How could it come to this? The Legislature created redevelopment agencies in 1945 and empowered them via the miracle of tax increment financing, or TIF, in 1951. (See Cal. Health & Safety Code Â§Â§ 3300037964.) The alchemy for generating revenue had three parts: defining "blight" in urban areas, using eminent domain to acquire and assemble properties, and capturing the increase in property taxes resulting from development. The entire scheme depends on debt financing, permitted without voter approval. By 2006, according to a report by Municipal Officials for Redevelopment Reform (MORR), redevelopment agencies had captured 12 percent of all property taxes in California and incurred total indebtedness of $81 billion.
But from the beginning all three parts of the formula drew critics from both the left and the right. "Blight" was in the eye of the beholder; eminent domain could trump private property rights; and TIF created enormous slush funds while schools and special districts starved for tax revenue under the constraints of Proposition 13. Year after year advocates for schools, labor, and low-income housing pecked away at CRA's support in Sacramento, joined by libertarians and property rights groups. Then the state budget crisis put the redevelopment agencies in play.
"This is a nightmare of CRA's own making," says Christopher Sutton, a Pasadena attorney who filed an amicus brief in Matosantos
on behalf of MORR and Assemblyman Chris Norby (R-Fullerton). "Prop. 22 took the redevelopment agencies out of the shadows and made them vulnerable. They were fat pigs when everyone else was starving."
The court promised a ruling by January 15, in time for the first "voluntary" payments to the state in the event it upholds ABX1 27. But regardless of the nature of its decision, further litigation is certain. "When Brown announced he intended to abolish RDAs last year, many of them transferred real properties they'd been holding to special districts, the city, or the county," says F. Gale Connor, a partner at Nossaman in San Francisco who represents redevelopment agencies. "Those transactions will have to be unwound."
"The question is, Who owns the property?" says Amy Freilich, a partner in the Los Angeles office of Armbruster Goldsmith & Delvac who represents developers. "The litigation would be about requiring successor liability. ... I don't think it was the intent of the Legislature to shut down the RDAs."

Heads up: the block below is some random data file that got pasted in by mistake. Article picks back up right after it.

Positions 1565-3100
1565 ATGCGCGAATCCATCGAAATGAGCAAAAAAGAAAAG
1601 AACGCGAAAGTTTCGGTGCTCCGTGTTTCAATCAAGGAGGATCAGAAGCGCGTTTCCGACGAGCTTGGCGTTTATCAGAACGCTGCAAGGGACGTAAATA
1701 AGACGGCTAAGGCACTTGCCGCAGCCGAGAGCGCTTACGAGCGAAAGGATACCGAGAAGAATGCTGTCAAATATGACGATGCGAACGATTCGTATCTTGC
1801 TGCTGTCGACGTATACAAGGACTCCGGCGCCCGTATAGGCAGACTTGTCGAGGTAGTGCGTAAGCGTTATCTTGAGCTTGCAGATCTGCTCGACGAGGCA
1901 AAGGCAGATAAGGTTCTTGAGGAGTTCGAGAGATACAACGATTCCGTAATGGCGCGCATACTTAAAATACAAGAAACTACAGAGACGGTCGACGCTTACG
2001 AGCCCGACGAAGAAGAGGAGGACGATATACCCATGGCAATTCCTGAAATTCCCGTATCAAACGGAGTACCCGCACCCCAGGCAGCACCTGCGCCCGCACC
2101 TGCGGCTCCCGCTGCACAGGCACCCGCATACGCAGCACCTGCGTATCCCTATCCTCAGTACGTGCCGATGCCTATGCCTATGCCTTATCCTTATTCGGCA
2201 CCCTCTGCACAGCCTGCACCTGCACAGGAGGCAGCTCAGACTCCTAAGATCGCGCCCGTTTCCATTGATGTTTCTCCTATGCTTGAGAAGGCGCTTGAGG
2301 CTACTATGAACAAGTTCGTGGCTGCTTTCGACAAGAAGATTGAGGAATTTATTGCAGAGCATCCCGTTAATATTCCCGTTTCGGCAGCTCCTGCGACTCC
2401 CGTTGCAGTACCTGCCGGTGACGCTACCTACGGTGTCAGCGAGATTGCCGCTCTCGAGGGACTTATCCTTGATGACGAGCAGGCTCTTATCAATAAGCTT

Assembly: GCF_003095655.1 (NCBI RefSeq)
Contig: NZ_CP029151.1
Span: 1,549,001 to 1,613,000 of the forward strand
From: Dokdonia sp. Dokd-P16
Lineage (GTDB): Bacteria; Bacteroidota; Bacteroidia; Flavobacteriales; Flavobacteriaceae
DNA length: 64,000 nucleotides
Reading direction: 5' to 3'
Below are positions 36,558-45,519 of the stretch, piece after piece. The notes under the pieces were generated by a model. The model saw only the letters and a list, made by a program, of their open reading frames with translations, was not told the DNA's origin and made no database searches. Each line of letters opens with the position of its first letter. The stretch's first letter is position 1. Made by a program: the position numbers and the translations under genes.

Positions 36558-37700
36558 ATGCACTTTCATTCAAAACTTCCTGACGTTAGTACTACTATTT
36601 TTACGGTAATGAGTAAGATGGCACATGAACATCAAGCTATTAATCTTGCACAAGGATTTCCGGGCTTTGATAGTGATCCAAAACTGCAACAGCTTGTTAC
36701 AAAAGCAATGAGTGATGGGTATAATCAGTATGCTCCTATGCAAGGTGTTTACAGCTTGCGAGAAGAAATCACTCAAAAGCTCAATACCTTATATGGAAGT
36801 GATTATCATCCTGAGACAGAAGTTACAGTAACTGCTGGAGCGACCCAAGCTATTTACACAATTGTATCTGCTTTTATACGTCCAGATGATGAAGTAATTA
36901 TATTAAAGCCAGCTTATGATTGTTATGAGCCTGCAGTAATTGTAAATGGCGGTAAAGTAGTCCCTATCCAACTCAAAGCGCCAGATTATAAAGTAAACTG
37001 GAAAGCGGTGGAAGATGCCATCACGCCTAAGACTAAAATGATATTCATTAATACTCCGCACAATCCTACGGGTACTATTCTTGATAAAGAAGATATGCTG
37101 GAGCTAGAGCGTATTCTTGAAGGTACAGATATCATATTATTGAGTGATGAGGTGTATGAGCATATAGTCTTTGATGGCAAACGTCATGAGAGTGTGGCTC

But even the agencies' critics say if the court abolishes RDAs without permitting voluntary replacements, the Legislature will act quickly to preserve tax increment financing. "TIF is not dead," Sutton says. "Using it, city governments can borrow money for their pet projects-even paying operating expenses from the bond proceeds-without going back to the voters. It's seen as free money."
Stephen C. Ryan, a partner at San Francisco's Cox Castle Nicholson who represents developers, says so-called infrastructure financing districts-already created by statute-could provide an alternative to redevelopment agencies. But according to Josh Stephens, editor of the Ventura-based California Planning & Development Report
, "IFDs can be used to spruce up public assets, but they can't redevelop a piece of private property."
The early handicapping in Matosantos
has the court upholding both statutes, which would accommodate the wishes of Gov. Brown and the Legislature while doing the least harm to city governments. "Under the voluntary program of ABX1 27, most RDAs will hardly miss a beat," Sutton says. "They're holding so much money, it'll be almost like nothing happened."
But even under that scenario, more property tax revenue will be wicked away to schools and special districts. Nossaman's Connor considers the prospects of lawyers, consultants, and developers who depend on RDAs and says, "A lot of people are looking for work right now."